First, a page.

Carpe diem

As I headed home for lunch yesterday I had a carpe diem moment.

Shrub 1I am lucky to live a five minute walk to work through an old neighbourhood in Kingston. As spring has (gradually) unfolded I have enjoyed seeing bushes and trees and flower beds burst to life. It is really incredible that these same streets can be icy and cold and devoid of life in the winter months and then lush and green and fragrant in the spring.

I was startled by a cluster of great orange Oriental Poppies that were hanging over the edge of the sidewalk on Earl Street. I glanced at them as I walked by but continued on my way. They summoned up fond memories of similar flowers in my parents’ back garden 40 years ago. Twenty metres past the poppies I suddenly stopped. I realized that their beauty would be short-lived. Rain is forecast for the weekend. These stunning, delicate blossoms will likely lose many of their petals in the winds or rain or just with the passage of time. Their brilliance will be fleeting.

I returned to the flowers and stood for a moment to absorb their beauty and fragility and to recognize that this was one of those many delicious life moments that has to be savoured before it quickly passes, never to be relived like it was just then.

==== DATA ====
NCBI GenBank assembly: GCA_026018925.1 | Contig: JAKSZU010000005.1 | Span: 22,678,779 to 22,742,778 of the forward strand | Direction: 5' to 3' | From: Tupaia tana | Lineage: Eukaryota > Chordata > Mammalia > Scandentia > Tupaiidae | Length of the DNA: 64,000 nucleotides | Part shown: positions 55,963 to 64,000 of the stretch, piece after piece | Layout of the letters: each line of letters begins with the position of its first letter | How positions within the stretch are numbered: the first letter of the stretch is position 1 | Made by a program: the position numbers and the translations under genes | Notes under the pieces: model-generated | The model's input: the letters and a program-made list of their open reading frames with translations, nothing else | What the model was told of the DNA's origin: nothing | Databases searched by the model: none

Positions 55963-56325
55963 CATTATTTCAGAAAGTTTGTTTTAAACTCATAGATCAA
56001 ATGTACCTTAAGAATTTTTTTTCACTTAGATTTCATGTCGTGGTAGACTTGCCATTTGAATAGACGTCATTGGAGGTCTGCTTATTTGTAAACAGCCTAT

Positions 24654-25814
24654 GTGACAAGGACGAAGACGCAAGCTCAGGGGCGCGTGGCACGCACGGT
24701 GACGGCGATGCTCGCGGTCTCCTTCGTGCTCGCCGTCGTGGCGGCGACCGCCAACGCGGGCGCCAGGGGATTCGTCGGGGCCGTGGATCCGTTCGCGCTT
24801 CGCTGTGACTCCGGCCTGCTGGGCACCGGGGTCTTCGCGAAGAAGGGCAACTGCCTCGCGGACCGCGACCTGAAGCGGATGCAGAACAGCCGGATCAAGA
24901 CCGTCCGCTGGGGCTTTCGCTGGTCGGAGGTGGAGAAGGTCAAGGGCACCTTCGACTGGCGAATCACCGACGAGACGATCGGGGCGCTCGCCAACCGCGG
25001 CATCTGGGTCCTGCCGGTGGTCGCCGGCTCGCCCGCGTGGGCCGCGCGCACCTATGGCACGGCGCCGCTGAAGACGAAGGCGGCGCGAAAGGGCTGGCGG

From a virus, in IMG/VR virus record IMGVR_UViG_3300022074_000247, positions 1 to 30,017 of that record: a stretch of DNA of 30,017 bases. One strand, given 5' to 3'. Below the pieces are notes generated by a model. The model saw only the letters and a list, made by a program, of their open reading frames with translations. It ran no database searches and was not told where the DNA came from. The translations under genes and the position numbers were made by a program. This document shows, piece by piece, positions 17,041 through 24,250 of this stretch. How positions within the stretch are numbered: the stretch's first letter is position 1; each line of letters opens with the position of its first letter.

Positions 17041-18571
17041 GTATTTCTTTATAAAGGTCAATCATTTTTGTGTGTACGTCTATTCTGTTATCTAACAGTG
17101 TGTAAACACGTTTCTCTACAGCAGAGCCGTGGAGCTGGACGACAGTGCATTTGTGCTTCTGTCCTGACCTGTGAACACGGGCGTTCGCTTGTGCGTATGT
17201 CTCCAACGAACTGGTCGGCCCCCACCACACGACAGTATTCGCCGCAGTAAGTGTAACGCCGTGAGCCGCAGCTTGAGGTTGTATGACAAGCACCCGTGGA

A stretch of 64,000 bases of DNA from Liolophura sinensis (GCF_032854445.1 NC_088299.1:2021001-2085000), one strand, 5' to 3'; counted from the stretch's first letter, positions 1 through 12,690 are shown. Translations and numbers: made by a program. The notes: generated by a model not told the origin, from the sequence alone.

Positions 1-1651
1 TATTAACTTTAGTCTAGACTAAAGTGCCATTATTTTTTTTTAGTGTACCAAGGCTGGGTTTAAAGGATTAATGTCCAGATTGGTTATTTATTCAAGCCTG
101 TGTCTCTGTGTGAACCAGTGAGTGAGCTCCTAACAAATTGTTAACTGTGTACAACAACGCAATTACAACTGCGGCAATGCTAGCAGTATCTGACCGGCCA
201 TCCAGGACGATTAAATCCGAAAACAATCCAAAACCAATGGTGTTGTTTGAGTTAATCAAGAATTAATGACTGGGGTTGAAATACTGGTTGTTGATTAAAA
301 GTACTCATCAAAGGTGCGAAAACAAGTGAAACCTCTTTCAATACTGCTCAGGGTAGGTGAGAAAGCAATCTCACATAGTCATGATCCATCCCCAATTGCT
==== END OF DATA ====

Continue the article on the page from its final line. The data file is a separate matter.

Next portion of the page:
As I finished my walk home, I reminded myself to take notice of those moments more often.

Oriental poppy

Carpe diem is a phrase from a Latin poem by Quintus Horatius Flaccus (65 BC – 8 BC), more widely known as Horace, that has become an aphorism. It is popularly translated as “seize the day”. Carpe is the second-person singular present active imperative of the Latin verb carpō, which literally means “You pick, pluck, pluck off, cull, crop, gather, to eat food, to serve, to want”, but Ovid used the word in the sense of, “enjoy, seize, use, make use of”.[1] It is related to the Greek verb (carpoomae) καρπόομαι, (I grab the fruit, profits, opportunity), (carpos) καρπός=fruit of tree, of effort, etc. Diem refers to “day”. Thus, a more accurate translation of “Carpe diem” would be “enjoy the day” or “pluck the day [when it is ripe]” Wikepedia

2 thoughts on “Carpe diem

  1. Those big orange poppies ARE spectacular! I noticed a cluster myself… on William St., and marveled at their beauty. Speaking of Carpe Diem, we could have “carpe diem’d” yesterday, and gone to a sunny patio for a TGIF beer after work!! I thought of it on my way home… too late… and “carpe diem’d” myself off to Walmart to buy some top soil. Beer and conversation would have been much more fun! Oh well, maybe we’ll get another chance before we turn into fertilizer for the daffodils 🙂

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